Eight Great Large-Sensor Point & Shoot Cameras

Eight Great Large-Sensor Point & Shoot Cameras


The concept of a compact, high-performance camera without interchangeable lenses has been around for eons—the landmark full-frame (24x36mm) 35mm Leica A of 1925 is a stellar example. However, in the digital era, point-and-shoot cameras have been defined, until fairly recently, by two distinct features—non-interchangeable lenses and small sensor sizes.

Small sensors in the 1/2.5- to less than 1/1.7-inch (7–9.5mm diagonal) range make it easier for manufacturers to design more compact cameras with longer zoom ranges and enhanced depth of field. And the incredible advances in sensor and imaging processing technology have allowed small-sensor P&S cameras to deliver impressive image quality, versatility and user satisfaction.

Rise of the Large-Sensor P&S
Perhaps that’s why it took until 2008 for first large-sensor digital point-and-shoot model, the original Sigma DP1, to reach the market. Incorporating a slightly smaller than APS-C-size version of Sigma’s proprietary three-layer Foveon X3 sensor and fitted with a high-quality 28mm-equivalent f/4 lens, the compact, minimalist DP1 created a sensation among enthusiasts. It established a loyal cult following and set the stage for Sigma’s current APS-C-format Foveon X3-sensor DSLRs.

The DP1 also made camera manufacturers sit up and take notice of a previously untapped segment of the market. This committed, knowledgeable and profitable customer base consists of serious enthusiasts and pros looking for a cool, high-quality, high-performance, walk-around compact that’s capable of delivering image quality on a par with their DSLRs.

The rest, as they say, is history, and reading about the “Eight Great Large-Sensor Point & Shoot Cameras” we’ve detailed here will give you a good idea of how far we’ve come since 2008—and also what makes these cameras so appealing to the connoisseurs among your customers.

Big-Sensor Advantages: Image Quality and More
For any given megapixel rating, the larger the sensor, the bigger the individual pixels will be—and sensors with larger pixels deliver a number of significant image quality advantages. These include better performance and less noise at high ISOs (especially at ISO 1600 and above), enhanced dynamic range (the ability to accurately capture and output extreme highlights and shadows), a wider color gamut, better color differentiation within a given hue, and increased color saturation, especially at high ISOs.

In addition, larger sensors require lenses with proportionally longer focal lengths to cover any given angle due to their lower crop factors—only 1.5 for an APS-C-format camera versus 4.5–6.0 for a typical point and shoot. As a result, a 50mm normal lens on a full-frame camera covers the same angle as a 33mm lens on an APS-C-format camera, and a lens of only 11mm on a 1/1.7-inch-format P&S.

Since longer lenses provide shallower depth of field at any given aperture, large-sensor cameras with fast lenses in the f/1.8 to f/2.8 range enable users to create striking pictorial effects and make portrait subjects “pop” by using limited depth of field and bokeh creatively—a sophisticated technique once largely restricted to DSLRs and other interchangeable-lens cameras.

It’s also worth noting that large-sensor P&Ss are almost always high-end enthusiast models that not only sport fast, high-performance lenses but also a full complement of advanced features, including RAW capture, auto HDR, noise reduction, Full HD 1080p video capture, state-of-the-art AF systems and fast full-res burst rates, along with impressive responsiveness and minimal shutter lag times.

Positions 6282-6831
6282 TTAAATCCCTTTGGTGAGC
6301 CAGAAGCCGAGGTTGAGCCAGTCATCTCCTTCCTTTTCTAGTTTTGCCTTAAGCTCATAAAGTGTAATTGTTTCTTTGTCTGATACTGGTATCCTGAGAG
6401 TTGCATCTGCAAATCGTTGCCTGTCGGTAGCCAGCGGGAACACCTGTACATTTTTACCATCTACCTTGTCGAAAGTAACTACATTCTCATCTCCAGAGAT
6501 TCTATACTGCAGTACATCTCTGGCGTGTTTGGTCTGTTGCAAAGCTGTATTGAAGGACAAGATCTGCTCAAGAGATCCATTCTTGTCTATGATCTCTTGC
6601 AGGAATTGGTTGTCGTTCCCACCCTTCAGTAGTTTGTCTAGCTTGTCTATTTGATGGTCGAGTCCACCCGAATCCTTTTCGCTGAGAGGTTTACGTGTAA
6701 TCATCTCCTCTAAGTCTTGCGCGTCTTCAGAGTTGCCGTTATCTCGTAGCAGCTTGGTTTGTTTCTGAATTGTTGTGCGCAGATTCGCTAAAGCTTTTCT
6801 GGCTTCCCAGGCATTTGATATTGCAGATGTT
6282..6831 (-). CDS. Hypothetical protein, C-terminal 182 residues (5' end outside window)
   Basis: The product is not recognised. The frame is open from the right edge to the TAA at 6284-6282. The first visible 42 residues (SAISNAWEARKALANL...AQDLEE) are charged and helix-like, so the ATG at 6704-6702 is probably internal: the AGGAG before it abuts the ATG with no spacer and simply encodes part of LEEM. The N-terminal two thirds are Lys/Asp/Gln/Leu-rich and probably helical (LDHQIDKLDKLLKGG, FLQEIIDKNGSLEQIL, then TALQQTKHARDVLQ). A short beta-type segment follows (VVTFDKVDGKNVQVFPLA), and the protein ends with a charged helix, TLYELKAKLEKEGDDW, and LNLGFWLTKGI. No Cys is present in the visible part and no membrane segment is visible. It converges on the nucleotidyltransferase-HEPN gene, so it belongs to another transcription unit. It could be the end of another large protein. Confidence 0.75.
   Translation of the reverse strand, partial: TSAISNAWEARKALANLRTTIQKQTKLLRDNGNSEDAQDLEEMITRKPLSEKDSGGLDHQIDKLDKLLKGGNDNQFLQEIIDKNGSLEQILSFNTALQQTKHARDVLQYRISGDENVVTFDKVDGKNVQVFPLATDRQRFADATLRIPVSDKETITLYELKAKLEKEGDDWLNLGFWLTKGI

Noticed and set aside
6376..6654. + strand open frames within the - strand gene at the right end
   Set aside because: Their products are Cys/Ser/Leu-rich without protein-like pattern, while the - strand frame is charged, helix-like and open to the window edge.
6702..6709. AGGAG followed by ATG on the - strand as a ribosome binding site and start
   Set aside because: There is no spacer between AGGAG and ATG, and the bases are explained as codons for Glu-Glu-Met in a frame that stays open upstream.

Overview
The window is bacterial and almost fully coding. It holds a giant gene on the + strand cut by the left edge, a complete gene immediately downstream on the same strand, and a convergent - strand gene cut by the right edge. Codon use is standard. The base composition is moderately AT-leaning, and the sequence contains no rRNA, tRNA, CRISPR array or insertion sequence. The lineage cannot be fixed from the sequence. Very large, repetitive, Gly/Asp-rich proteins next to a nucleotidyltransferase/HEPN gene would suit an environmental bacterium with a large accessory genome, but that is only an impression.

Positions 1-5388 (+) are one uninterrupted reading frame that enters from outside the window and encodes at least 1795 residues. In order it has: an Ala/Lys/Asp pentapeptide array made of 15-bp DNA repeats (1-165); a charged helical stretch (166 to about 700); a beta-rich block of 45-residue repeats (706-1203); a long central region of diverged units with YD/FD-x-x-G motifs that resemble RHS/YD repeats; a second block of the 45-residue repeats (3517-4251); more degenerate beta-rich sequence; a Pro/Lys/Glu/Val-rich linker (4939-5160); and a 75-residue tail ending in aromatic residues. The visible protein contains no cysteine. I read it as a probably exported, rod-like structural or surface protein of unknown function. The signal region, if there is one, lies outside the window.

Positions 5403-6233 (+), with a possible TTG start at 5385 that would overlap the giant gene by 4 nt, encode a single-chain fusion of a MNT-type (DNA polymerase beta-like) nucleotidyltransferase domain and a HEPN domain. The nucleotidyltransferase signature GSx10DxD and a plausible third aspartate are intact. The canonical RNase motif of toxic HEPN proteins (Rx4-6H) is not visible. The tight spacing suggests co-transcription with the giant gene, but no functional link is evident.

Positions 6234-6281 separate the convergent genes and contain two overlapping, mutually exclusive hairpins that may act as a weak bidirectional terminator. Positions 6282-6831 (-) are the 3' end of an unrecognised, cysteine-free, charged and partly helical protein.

When Sony first announced the Cyber-shot DSC-RX1 with a full-frame 24.3 megapixel sensor and a non-interchangeable Carl Zeiss Sonnar T* 35mm f/2.0 lens at a price just shy of $2,800, I marveled at their chutzpah. But it’s now firmly established as a cult classic, and Sony can’t make them fast enough to keep up with demand! (In fact, they just released an upgraded RX1R version.)

Indeed, perhaps that’s the secret of the success of this entire category: each one of the cameras on our Eight Great list offers a distinctive personality, authenticity and style, along with genuine performance creds. In an era of mass-market commoditization, that’s something manufacturers and dealers, as well as hip photographers that demand the best, can take to the bank.

Eight Great Large-Sensor P&S Cameras at a Glance
Nikon Coolpix A.
A fine example of traditional, understated styling in a contemporary vein, this sleek compact features a 16.2 megapixel DX-format (APS-C) CMOS sensor and a 7-element, 5-group, 28mm-equivalent f/2.8 Nikkor lens with a 7-blade diaphragm for beautiful bokeh. The optical low-pass filter has been eliminated to enhance resolution, and the camera provides such enthusiast-aimed features as RAW capture, a 3.0-inch, 921k-dot LCD, a 4-frames-per-sec full-res burst rate and manual focusing via a classic control ring. Other key features include: Full HD 1080p video recording with stereo sound; auto and manual exposure bracketing; a full-size accessory shoe; and Wi-Fi via an optional WU-1a mobile adapter. $1,099.95. nikonusa.com

Sigma DP2 Merrill.
The latest normal-lens iteration in Sigma’s landmark compact DP line boasts a fixed 45mm-equivalent f/2.8 lens that includes “F” low-dispersion FLD glass for superior aberration correction and a 9-blade diaphragm for smooth rendition of out-of-focus areas. An APS-C-format, 46MP Foveon X3 sensor captures all primary RGB colors at each pixel location in three layers to provide full color data at each pixel point. Other key features include: a high-res 3.0-inch, 920k-dot LCD; RAW + JPEG capture; and a Dual True II image-processing engine. It comes with Sigma Photo Pro image-processing software as a free download. $999. sigmaphoto.com